As one who is frequently obsessed with finding the optimal solution or the perfect product, I intend to definitively find out which variety of coffee beans is my favorite.
If you are reading this just for fun, I suggest you to scroll all the way down to the conclusion part.
- MESco Blend (Guatemala, Brazil, Ethiopia, Light Medium Roast)
- G Street Blend (Costa Rica, Guatemala, Medium Dark Roast)
- Diplomat Blend (Guatemala, Costa Rica, Sumatra, Dark Roast)
“Located on the corner of 17th & G Streets, Swing’s on G is about one Doug Flutie 'Hail Mary' from the White House.”
Swing's has been around for almost 100 years. It’s close to where I work, and it was my default choice of roaster for a long time.
- Mogiana, Brazil
- Ambiental Fortaleza, Brazil
- Silimakuta, Sumatra
- Monte Verde, El Salvador
- Bebeka Estate, Ethiopia
Qualia is dead serious about freshness. They put fresh off the roast beans on a pretty small shelf. Anything on that shelf that's not sold within three days is automatically off. They roast in very small batches, and their source of bean changes seasonally.
- Serra Negra, Brazil
- Cardinal Blend (Americas, Medium Roast)
- Waypoint Blend (Americas, Dark Roast)
- Embassy Blend (East Asia, Medium Roast)
- Azimuth Blend (East Asia, Dark Roast)
Compass Coffee was found by two former US Marines. Rather than confuse the heck out of novices by throwing all kinds of lexicons at them, Compass has a crystal clear table for their blends’ origin and roast.
- Maui Mokka, Hawaii
Vigilante specializes in single origins. Their roastery is a funky place that's fairly close to College Park. Be sure to check it out if you live nearby.
- Monsooned Malabar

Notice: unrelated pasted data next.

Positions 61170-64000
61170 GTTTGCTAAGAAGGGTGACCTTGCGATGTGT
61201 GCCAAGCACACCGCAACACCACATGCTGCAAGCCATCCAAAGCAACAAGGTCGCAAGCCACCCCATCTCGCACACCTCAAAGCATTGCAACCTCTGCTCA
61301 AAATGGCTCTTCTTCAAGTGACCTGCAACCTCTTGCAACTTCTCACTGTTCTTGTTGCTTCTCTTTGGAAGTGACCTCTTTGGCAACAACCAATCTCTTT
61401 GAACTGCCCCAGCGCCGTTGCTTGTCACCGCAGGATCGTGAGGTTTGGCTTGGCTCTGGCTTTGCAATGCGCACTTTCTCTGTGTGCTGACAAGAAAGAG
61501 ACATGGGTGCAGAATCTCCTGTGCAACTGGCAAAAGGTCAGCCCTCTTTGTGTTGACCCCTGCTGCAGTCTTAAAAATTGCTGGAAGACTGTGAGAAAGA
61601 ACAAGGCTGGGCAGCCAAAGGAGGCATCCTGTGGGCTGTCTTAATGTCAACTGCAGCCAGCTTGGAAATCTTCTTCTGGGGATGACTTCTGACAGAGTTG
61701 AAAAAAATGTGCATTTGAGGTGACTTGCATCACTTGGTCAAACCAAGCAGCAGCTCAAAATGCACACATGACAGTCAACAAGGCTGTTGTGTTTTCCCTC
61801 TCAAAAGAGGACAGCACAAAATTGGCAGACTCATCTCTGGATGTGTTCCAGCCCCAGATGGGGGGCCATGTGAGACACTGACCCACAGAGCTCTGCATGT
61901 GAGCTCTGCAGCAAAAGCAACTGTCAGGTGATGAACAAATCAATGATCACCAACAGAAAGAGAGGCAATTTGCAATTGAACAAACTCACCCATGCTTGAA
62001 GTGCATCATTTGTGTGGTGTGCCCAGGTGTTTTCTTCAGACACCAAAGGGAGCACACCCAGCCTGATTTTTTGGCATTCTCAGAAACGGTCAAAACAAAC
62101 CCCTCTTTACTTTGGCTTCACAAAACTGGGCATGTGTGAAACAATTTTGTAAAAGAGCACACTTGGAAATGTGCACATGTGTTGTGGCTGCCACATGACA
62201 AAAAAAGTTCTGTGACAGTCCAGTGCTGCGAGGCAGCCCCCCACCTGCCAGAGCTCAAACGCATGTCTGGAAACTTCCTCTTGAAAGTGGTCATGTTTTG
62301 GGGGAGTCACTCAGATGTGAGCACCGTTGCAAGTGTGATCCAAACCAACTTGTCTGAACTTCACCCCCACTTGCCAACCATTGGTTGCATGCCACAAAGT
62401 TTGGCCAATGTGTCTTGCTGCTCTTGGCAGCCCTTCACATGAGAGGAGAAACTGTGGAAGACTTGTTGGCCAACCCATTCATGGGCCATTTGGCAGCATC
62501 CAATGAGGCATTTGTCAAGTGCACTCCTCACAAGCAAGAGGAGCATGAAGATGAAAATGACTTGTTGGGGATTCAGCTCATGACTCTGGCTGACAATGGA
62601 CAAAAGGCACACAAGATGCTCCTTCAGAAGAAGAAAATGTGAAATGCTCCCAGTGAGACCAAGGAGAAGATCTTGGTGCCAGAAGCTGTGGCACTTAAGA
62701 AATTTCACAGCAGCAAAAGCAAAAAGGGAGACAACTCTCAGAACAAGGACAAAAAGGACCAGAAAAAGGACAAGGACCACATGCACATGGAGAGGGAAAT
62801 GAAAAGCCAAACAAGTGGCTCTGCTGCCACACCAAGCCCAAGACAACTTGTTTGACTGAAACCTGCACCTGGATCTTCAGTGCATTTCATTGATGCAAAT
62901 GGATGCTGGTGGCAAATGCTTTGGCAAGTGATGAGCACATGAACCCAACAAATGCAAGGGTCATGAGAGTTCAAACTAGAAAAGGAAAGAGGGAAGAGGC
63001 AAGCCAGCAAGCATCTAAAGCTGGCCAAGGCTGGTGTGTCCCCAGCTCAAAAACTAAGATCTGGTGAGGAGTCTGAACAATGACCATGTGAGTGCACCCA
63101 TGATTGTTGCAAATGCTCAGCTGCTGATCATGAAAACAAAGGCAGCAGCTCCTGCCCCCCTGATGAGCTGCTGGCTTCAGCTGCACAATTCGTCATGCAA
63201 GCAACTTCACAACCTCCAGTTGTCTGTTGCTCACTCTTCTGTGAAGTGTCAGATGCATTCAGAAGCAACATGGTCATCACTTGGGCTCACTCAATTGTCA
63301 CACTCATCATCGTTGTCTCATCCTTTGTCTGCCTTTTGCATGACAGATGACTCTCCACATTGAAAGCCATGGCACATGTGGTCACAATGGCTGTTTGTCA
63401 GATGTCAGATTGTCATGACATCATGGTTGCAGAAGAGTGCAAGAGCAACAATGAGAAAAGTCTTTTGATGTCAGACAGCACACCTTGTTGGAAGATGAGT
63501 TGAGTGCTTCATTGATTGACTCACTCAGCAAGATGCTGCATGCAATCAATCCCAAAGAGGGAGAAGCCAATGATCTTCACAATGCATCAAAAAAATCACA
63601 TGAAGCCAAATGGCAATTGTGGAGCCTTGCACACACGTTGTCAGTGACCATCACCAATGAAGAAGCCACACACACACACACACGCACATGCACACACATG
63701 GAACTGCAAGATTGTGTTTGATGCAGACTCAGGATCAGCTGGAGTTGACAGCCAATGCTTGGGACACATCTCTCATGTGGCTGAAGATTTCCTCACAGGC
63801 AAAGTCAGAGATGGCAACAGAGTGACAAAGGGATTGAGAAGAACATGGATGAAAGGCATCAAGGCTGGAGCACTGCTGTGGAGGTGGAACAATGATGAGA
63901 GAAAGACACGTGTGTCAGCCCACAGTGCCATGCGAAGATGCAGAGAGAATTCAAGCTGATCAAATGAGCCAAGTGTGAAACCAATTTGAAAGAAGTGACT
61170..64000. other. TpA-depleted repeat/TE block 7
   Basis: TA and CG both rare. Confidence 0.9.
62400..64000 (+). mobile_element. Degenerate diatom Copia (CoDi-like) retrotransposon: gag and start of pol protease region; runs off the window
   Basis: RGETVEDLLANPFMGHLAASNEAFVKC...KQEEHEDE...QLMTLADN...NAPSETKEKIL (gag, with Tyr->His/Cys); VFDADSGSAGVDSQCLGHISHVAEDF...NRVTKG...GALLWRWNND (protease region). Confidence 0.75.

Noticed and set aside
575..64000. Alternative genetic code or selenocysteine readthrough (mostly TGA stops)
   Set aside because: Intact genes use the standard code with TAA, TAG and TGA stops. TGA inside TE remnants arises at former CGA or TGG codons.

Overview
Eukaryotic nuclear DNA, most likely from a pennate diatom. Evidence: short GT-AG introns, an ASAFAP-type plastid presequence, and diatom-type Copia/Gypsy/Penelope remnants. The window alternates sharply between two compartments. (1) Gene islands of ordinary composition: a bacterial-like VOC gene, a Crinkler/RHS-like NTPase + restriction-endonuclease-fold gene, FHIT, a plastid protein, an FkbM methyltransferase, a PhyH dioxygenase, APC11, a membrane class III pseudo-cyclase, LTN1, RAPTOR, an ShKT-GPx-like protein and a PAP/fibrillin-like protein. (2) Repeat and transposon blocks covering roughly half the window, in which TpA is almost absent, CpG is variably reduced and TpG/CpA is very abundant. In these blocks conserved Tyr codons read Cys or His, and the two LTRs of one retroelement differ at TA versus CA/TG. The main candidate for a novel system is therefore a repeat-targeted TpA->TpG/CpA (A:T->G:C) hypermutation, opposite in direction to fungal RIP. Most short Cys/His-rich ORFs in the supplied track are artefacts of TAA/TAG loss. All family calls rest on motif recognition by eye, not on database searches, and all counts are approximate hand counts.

- New Guinea
Albeit not a DC local roaster, Aroma is the roaster of choice by Marco Arment, who is way more obsessed with perfection than I am. (Plus that he is probably my favorite person on the Internet).
All beans were roasted within two weeks before the cupping tests and ground within 5 minutes before brewing.
- Brewing Method: AeroPress with the Inverted Method
- Grinder: Baratza Virtuoso with a fineness setting of 9
- Bean to Water Ratio: 15:190
- Water Temperature: 200F
- Immersion Time: 30 seconds for blooming, 60 seconds afterwards
Before I started the tests, I wrote:
I will conduct double-blind randomized controlled trials for the cupping tests, but don’t expect it to be objective. Again, everyone’s taste is different. The actual review is coming soon. Well, soon-ish.
The reality was that it took me a month and a half. Not even remotely soon-ish. The cupping tests were much more challenging than I expected. Making a cup of good coffee is not difficult. Nevertheless, it is pretty darn difficult to make four cups with different beans, meanwhile trying to keep it a double-blind controlled experiment. I found myself frequently losing track of the types of beans I used. Did I just grind the Brazil from Qualia or Compass? Is Cup B the Cardinal Blend or the Embassy Blend? Additionally, because time was severely constrained, it was impossible to not screw up every once in a while. Maybe I added 15 grams more water than I should. Or maybe I let the beans immersed 30 seconds more than I should. After all of that effort, now try to drink them all while they are warm and carefully write down tasting notes...